This story was originally published on Outdoor Life.
If you don’t think roadkill can take a bite out of hunters’ opportunity, just ask Bruce Sterling.
Since 1985, the Montana Department of Fish, Wildlife & Parks biologist has counted bighorn sheep that have been killed near Thompson Falls, where US Highway 200 and railroad tracks run between cliffs and a river for about 10 miles.
Sterling has counted nearly 500 bighorn killed in collisions, 84 percent by cars and trucks, the rest by train. During those same decades, FWP issued only 274 ram tags to hunters.
“When you lose that many sheep, it certainly has an impact on hunter opportunity,” he said.
From a hunters’ perspective, roadkill is a lose-lose. Wildlife collisions endanger drivers, waste a valuable natural resource, and, at the very least, damage our vehicles.
The good news is Congress is considering investing in wildlife-safe highway crossings that make America’s roads safer for both motorists and wildlife.
While we all notice a road-killed animal bloating on a hot afternoon, the impacts that highways have on long-term population dynamics can be more difficult to track.
Highways with busy traffic and divided medians can create impenetrable barriers for wildlife. Once roads surpass a certain size and traffic level, they effectively block wildlife migrations. This is particularly important out West, where elk, mule deer, and pronghorn might have to roam 150 miles between seasons, to find water, escape high-elevation snow and maximize the value of fresh forage.
All of that impacts the total number of animals that a landscape can support. It also impacts the survivorship and health of mother animals and their young. And all of those factors are important to growing big, healthy adult bucks and bulls.
Busy highways can also block movements of rare, far-roaming animals like grizzly bears that need to move long distances to find mates and spread their genes. Poorly designed culverts can block fish migrating to and from spawning streams.
Across North America, there is growing interest and research showing the benefits of protecting wildlife migration corridors – including placing specially engineered bridges and tunnels to allow wildlife to safely cross roads.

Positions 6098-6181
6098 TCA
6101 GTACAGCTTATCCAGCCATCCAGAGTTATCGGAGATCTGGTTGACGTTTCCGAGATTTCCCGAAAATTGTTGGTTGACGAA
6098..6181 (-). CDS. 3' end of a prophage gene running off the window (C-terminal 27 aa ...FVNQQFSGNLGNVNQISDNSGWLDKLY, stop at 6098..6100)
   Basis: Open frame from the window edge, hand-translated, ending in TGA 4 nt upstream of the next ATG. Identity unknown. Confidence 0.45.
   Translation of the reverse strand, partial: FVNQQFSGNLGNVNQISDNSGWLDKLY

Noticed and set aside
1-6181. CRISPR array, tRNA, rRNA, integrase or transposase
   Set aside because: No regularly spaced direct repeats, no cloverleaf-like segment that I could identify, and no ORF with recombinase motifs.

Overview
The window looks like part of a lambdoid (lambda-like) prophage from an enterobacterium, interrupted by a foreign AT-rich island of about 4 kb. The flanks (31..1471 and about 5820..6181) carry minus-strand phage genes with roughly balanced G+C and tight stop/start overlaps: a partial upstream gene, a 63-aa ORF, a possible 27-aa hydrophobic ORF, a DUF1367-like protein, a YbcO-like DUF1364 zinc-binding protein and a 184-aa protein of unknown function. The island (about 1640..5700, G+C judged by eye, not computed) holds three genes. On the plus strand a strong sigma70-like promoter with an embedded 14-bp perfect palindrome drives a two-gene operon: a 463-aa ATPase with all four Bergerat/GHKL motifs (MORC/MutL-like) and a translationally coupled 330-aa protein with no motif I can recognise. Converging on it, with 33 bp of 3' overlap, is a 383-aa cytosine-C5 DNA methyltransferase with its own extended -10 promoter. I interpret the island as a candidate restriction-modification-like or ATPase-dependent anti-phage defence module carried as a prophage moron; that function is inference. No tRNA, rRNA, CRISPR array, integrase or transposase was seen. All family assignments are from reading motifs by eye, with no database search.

University of Wyoming wildlife biology professor Matthew Kauffman, who has worked to develop technology to map migration corridors of big game herds, says highways are one of many ways human activities can impede wildlife movements. Intensive development for energy, rural subdivisions, and in some cases, fencing are among others.
“For just about every problem along these corridors, we have a tool to keep those segments open for migrating wildlife,” Kauffman said. Making sure the herds can move back and forth between the habitats they need to thrive will require that industry, ranchers, highway engineers, urban planners, sportsmen and biologists work together.
Today, Congress is considering language in the Federal Highway bill that would direct $250 million dollars over five years for modernizing highways with wildlife-crossing features. According to the Theodore Roosevelt Conservation Partnership (TRCP), More than 40 sportsmen’s groups signed a letter to congressional leadership in April 2019 asking for a competitive grant program with at least $50 million annually to be directed toward reducing the impacts our roads have on wildlife.
Senators appeared to be listening. The Senate Environment and Public Works Committee passed the highway bill by a 21-0 vote.
“These innovative enhancements to our roads and highway infrastructure should reduce vehicle collisions with wildlife and integrate habitat connectivity into highway planning, so fish and wildlife are not an afterthought,” said Kristyn Brady, of TRCP.
Sterling says roadside technologies have helped reduce collisions with bighorn sheep on that stretch of US 200. Reader-boards warn motorists bighorn sheep are present. Other, more costly technologies, such as specially engineered bridges and tunnels, have proven more effective elsewhere. While such infrastructure isn’t cheap, it lasts for decades, and often pays for itself in terms of reduced vehicle damage, human injuries, and hospitalization costs. Plus, it ensures more robust, resilient wildlife herds.
The value of wildlife should not be dismissed either. The state of Montana has determined that a bighorn ram has a public value of about $30,000. By that math, that one stretch of highway near Thompson Falls has killed millions of dollars of bighorns.